A New York Democrat is the first black party leader in Congress

The 52-year-old congressman Hakeem Jeffries, the New York Democratic representative in the Lower House, yesterday became the first black leader of a political formation in the United States Congress.

Jeffries came to the Chamber in 2013, and since 2019 he has held the presidency of the caucuses or Democratic group, in charge of coordinating training, setting its priorities and establishing its discipline.


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The New York representative replaces in the Democratic leadership who had been exercising it for two decades, Nancy Pelosi, who at 82 years old announced her retirement from the position on December 17.

The veteran parliamentarian, affected by the recent attack on her husband by an ultra who attacked him with a hammer in the family home in San Francisco, stressed in making the announcement the need for a “generational change” that Jeffries is now coming to substantiate in part. Pelosi, however, will keep her California seat and has just been named Speaker Emeritus of the Lower House.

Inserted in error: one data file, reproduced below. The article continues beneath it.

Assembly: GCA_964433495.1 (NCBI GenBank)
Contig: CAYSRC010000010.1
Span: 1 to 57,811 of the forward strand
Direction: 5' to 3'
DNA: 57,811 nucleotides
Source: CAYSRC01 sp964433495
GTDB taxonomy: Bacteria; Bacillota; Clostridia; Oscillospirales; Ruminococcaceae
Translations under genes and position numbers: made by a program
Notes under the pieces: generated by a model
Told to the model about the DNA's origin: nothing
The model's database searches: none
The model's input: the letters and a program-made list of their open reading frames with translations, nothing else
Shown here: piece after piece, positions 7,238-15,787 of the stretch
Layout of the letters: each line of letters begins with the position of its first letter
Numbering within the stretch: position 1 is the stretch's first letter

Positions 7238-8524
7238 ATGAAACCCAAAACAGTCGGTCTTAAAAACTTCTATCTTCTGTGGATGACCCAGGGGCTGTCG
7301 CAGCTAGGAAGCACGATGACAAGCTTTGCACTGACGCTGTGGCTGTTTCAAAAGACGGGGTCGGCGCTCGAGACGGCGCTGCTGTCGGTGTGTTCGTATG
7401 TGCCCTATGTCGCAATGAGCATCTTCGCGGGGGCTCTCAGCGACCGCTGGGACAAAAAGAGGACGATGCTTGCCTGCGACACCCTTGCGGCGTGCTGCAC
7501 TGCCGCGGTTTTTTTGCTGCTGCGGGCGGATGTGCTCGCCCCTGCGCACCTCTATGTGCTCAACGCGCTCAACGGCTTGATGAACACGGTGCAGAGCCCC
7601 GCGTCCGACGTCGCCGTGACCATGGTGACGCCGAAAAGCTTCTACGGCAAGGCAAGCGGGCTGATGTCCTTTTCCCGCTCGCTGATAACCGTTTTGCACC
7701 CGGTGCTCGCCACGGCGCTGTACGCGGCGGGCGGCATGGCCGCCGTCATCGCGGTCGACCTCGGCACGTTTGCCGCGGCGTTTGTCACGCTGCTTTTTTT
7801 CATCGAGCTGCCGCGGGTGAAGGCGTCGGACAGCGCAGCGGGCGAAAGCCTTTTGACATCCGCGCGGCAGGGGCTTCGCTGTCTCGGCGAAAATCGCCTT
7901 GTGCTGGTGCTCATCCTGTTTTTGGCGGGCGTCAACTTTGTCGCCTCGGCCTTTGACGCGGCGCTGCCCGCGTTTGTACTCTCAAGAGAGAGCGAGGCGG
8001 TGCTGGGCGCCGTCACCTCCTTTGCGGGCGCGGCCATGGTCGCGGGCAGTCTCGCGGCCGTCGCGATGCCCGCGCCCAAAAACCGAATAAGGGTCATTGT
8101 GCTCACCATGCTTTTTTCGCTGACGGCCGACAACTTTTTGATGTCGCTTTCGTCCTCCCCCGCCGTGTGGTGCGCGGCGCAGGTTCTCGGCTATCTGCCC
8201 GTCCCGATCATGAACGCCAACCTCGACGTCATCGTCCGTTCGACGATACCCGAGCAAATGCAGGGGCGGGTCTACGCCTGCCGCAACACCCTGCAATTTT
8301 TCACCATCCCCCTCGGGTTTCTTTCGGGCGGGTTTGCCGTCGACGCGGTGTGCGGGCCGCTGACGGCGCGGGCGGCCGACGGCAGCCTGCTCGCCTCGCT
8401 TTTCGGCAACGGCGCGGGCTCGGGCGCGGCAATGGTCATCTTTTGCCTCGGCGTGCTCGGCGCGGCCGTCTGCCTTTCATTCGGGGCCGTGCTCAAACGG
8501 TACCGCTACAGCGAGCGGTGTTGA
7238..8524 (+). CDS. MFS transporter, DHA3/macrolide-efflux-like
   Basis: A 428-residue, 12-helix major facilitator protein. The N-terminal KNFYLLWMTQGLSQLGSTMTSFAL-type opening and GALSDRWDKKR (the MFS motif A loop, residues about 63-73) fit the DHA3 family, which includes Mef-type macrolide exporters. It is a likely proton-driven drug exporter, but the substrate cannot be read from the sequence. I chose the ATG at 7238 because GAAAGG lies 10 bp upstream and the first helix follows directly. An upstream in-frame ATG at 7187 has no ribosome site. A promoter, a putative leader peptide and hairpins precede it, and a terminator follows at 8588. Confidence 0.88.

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Nancy Pelosi, during the speech in which she announced her resignation from the position of Democratic leader in the House of Representatives

The Democratic group will have as number two Katherine Clark, 59 years old and representative of Massachusetts. The third place in the ranking, the one she had been occupying as president of the caucuses Democrat, will go to California lawmaker Pete Aguilar, 43.

The appointments come to refresh the leadership of Joe Biden’s party just over a month after Congress materializes its renewal in January after the mid-term elections on November 8.